Siddartha, a book about Enlightenment by Hermann Hesse

Clayton Yoga takes a look at the wisdom that comes from great authors over the past 100 years.  This week’s blog is a book review written by one of Clayton Yoga’s Teacher Training Program’s teacher.

Siddartha is the story of a seeker-A Brahmin’s son who leaves his home as a young man in search of truth.  He like the Buddha, relinquishes his life of priviledge to become a holy man on a quest for greater understanding.

Siddartha leaves his home as a young boy with his friend Govinda.  They join the Samanas, a group of monks who live off the Earth and survive on the generosity of humans.  He hopes the Samanas will teach him how to kill off his lower self.  He wants to become empty of mind and believes, only then would he have pure thoughts.  Siddartha learns from the Samanas, but can never seem to accept their (or anyone’s) teachings.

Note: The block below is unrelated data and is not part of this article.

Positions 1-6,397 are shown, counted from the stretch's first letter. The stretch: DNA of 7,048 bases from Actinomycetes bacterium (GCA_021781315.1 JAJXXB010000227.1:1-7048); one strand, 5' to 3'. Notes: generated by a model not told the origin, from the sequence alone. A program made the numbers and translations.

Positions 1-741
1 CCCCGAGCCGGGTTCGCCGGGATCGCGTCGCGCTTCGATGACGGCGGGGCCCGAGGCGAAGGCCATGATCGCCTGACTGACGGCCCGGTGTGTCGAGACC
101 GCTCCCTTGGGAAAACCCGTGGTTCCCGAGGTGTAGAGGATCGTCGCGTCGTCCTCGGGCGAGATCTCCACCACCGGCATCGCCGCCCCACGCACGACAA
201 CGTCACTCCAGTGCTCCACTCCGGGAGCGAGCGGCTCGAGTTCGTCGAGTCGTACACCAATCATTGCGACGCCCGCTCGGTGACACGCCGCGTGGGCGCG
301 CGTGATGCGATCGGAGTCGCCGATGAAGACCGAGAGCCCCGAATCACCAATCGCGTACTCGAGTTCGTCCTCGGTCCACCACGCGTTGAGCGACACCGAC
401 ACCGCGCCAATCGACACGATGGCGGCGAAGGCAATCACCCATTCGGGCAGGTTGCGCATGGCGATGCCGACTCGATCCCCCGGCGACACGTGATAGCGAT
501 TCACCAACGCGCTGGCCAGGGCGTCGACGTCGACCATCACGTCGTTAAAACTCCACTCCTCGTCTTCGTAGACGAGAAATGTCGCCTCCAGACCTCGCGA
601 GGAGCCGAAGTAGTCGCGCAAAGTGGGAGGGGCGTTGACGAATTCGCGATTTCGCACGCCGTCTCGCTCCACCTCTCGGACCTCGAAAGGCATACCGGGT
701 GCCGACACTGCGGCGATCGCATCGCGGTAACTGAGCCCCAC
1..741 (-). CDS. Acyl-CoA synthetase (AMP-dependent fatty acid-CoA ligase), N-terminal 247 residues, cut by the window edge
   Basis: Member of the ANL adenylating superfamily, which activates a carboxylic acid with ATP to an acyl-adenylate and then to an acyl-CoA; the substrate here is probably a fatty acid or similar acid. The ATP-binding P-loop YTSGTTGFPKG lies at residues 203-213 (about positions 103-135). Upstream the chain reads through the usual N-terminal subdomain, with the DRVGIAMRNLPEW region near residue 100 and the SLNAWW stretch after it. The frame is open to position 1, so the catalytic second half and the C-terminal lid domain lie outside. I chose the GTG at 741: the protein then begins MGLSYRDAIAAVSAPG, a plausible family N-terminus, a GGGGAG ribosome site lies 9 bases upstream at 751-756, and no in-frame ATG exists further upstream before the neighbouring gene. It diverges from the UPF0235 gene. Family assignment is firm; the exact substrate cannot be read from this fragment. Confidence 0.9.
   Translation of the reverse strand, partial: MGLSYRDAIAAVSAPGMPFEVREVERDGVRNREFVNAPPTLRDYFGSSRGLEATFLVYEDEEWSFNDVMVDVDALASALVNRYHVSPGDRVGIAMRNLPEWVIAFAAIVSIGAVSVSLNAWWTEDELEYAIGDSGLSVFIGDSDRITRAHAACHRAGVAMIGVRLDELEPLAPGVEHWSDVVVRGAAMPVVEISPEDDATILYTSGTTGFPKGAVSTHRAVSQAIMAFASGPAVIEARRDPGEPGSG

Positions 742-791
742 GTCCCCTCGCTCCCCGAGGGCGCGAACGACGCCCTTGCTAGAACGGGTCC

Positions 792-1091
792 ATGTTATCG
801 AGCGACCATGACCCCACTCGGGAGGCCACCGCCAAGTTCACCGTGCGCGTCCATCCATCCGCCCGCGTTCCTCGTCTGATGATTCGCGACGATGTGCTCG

His encounter with the Buddha was intense; and Siddartha even found flaws in the illustrious one’s teachings.  He leaves the Samanas and his friend Govinda with them.  He arrives in a town and sees a beautiful woman; he longs to experience this side he had given up.  He took this woman, Kamala as his lover; learned to be a businessman; played dice, and drank himself sick.  Experiencing this side of life made him a child again and he could begin anew.

He had to sin in order to live; experience despair in order to awaken refreshed.  He realized the full circle he had taken, and along his path he began to recognize duality in everything.  Siddartha spends his life listening to teachings of others, but ultimately rejects those teachings and discovers truth on his life path.  He becomes enlightened. Without bad, there is not good; without dark there is no light.  For every positive there is a negative.  In a sense, it is the yin and the yan.

Toward the end of the novel, Siddartha became a ferryman himself.  He learned much from the river, and the skill of listening.  Siddartha’s path took him full circle and he ultimately came to know peace, and self-realization in all things.

His doctrine was that love was the most important thing in the world and that the highest form of love was in letting go.

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